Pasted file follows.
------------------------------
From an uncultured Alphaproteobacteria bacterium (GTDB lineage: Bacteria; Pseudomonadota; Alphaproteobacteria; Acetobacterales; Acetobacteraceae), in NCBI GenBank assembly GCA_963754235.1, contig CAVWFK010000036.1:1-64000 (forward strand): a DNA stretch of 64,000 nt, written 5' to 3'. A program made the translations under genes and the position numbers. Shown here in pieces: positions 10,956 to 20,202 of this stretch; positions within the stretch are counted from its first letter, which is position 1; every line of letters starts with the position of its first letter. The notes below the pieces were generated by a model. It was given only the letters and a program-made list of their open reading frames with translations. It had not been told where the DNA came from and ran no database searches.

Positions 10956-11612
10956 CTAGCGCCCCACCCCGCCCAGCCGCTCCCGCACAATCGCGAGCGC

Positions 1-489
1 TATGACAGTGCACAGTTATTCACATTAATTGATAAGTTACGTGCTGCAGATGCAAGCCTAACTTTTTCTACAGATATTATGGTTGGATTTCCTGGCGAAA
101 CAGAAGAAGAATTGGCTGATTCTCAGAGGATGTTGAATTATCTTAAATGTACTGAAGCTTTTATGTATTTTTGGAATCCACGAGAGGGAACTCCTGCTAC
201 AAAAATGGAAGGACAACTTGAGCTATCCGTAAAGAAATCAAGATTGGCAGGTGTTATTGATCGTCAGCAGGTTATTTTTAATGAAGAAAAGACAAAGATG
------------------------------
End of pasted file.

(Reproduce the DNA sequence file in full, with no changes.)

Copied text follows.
From an uncultured Alphaproteobacteria bacterium (GTDB lineage: Bacteria; Pseudomonadota; Alphaproteobacteria; Acetobacterales; Acetobacteraceae), in NCBI GenBank assembly GCA_963754235.1, contig CAVWFK010000036.1:1-64000 (forward strand): a DNA stretch of 64,000 nt, written 5' to 3'. A program made the translations under genes and the position numbers. Shown here in pieces: positions 10,956 to 20,202 of this stretch; positions within the stretch are counted from its first letter, which is position 1; every line of letters starts with the position of its first letter. The notes below the pieces were generated by a model. It was given only the letters and a program-made list of their open reading frames with translations. It had not been told where the DNA came from and ran no database searches.

Positions 10956-11612
10956 CTAGCGCCCCACCCCGCCCAGCCGCTCCCGCACAATCGCGAGCGC

Positions 1-489
1 TATGACAGTGCACAGTTATTCACATTAATTGATAAGTTACGTGCTGCAGATGCAAGCCTAACTTTTTCTACAGATATTATGGTTGGATTTCCTGGCGAAA
101 CAGAAGAAGAATTGGCTGATTCTCAGAGGATGTTGAATTATCTTAAATGTACTGAAGCTTTTATGTATTTTTGGAATCCACGAGAGGGAACTCCTGCTAC
201 AAAAATGGAAGGACAACTTGAGCTATCCGTAAAGAAATCAAGATTGGCAGGTGTTATTGATCGTCAGCAGGTTATTTTTAATGAAGAAAAGACAAAGATG